SALT LAKE CITY — It's almost impossible to comprehend how much Malala Yousafzai has already been through in her 21 years of life.
Yousafzai shared some insights into her experiences and mission Thursday as the keynote speaker on the final day of Utah tech education company Pluralsight's annual user conference in downtown Salt Lake City.
The goal that guides her work as a champion and advocate for the equitable education of women and children across the world is as simple as it is daunting.
Pluralsight co-founder and CEO Aaron Skonnard, who moderated the conversation with Yousafzai, noted she had once told former President Barack Obama that, "Instead of trying to eradicate terror through war, we're better off trying to eradicate terror through education." She underscored her feelings that combating violence with violence is a vicious and unproductive cycle.
"When one terrorist is killed, dozens of civilians are killed," Yousafzai said. "The cycle of extremism carries on. The sons or daughters or family of that terrorist pick up guns, and it carries on."
The Pakistani woman is the world's youngest Nobel laureate, having won the Peace Prize in 2014 at just 17 — a recognition of her work as a champion and advocate for the equitable education of women and children across the world. She was also the subject of a 2015 Oscar-nominated documentary film, "He Named Me Malala" as well as the founder of the Malala Fund, a nonprofit effort dedicated to breaking down barriers to girls and young women receiving equal education opportunities.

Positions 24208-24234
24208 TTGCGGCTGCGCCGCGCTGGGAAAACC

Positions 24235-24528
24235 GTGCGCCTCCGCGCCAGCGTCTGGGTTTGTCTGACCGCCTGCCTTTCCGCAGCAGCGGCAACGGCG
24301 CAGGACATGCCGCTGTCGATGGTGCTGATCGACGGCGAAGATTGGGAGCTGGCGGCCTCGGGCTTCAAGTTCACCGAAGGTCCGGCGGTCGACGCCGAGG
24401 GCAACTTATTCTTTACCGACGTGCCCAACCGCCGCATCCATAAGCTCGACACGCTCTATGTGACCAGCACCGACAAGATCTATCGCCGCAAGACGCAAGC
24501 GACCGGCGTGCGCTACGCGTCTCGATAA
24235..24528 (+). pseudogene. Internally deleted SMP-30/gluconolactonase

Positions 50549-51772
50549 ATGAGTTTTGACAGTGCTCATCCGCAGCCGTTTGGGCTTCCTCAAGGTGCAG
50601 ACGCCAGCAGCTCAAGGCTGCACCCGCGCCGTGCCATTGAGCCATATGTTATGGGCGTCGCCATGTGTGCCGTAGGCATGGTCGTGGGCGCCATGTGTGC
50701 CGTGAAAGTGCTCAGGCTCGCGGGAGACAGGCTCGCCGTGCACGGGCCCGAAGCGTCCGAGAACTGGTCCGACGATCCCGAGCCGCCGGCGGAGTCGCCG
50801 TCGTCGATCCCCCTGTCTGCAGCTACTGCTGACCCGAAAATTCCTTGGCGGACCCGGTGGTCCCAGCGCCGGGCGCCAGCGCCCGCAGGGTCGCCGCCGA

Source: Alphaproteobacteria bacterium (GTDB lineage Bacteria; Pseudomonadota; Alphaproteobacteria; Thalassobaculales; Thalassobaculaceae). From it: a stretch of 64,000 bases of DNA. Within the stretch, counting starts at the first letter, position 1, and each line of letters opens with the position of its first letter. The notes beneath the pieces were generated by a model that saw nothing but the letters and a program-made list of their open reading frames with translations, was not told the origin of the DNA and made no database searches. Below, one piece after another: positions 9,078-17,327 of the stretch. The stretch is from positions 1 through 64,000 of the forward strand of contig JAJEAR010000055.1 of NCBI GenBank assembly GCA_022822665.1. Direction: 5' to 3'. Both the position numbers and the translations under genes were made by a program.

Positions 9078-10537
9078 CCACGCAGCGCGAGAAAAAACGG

Yousafzai explained that her focus on the importance of education for women evolved directly from her experiences as a young student with members of the Taliban who sought to prevent girls from attending school in her hometown in northern Pakistan.
"I loved my school and loved my books," Yousafzai said. "The fact was, I could see that many girls who did not have an education were not able achieve their futures, achieve their dreams."
In 2009, Yousafzai said she reached a point where she knew she had to take action.
"I woke up around 10 a.m. one day and realized, 'This is shocking,'" Yousafzai said. "'I cannot go to school today. These men who have guns in their hands who do not believe in women empowerment … do not want girls to go to school because they know it is through education that women get empowered.'
"It was at that point that I actually realized that education is more than just reading and writing, and that’s why I started speaking out."
Her decision to make a stand, which included launching a blog at the age of 11 aimed at pushing back on the acts of Muslim extremists in Pakistan who opposed girls and women attending schools, also made her a target.
In October 2012, a Taliban gunman attempted to assassinate Yousafzai as she rode a bus home after taking an exam. Yousafzai and two other girls were shot. She suffered a severe head wound and after receiving emergency care in Pakistan, was transferred to a hospital in Birmingham, England. The incident earned global attention and widespread condemnation of the Taliban's decision to target a 15-year-old who stood in defiance of the group's actions.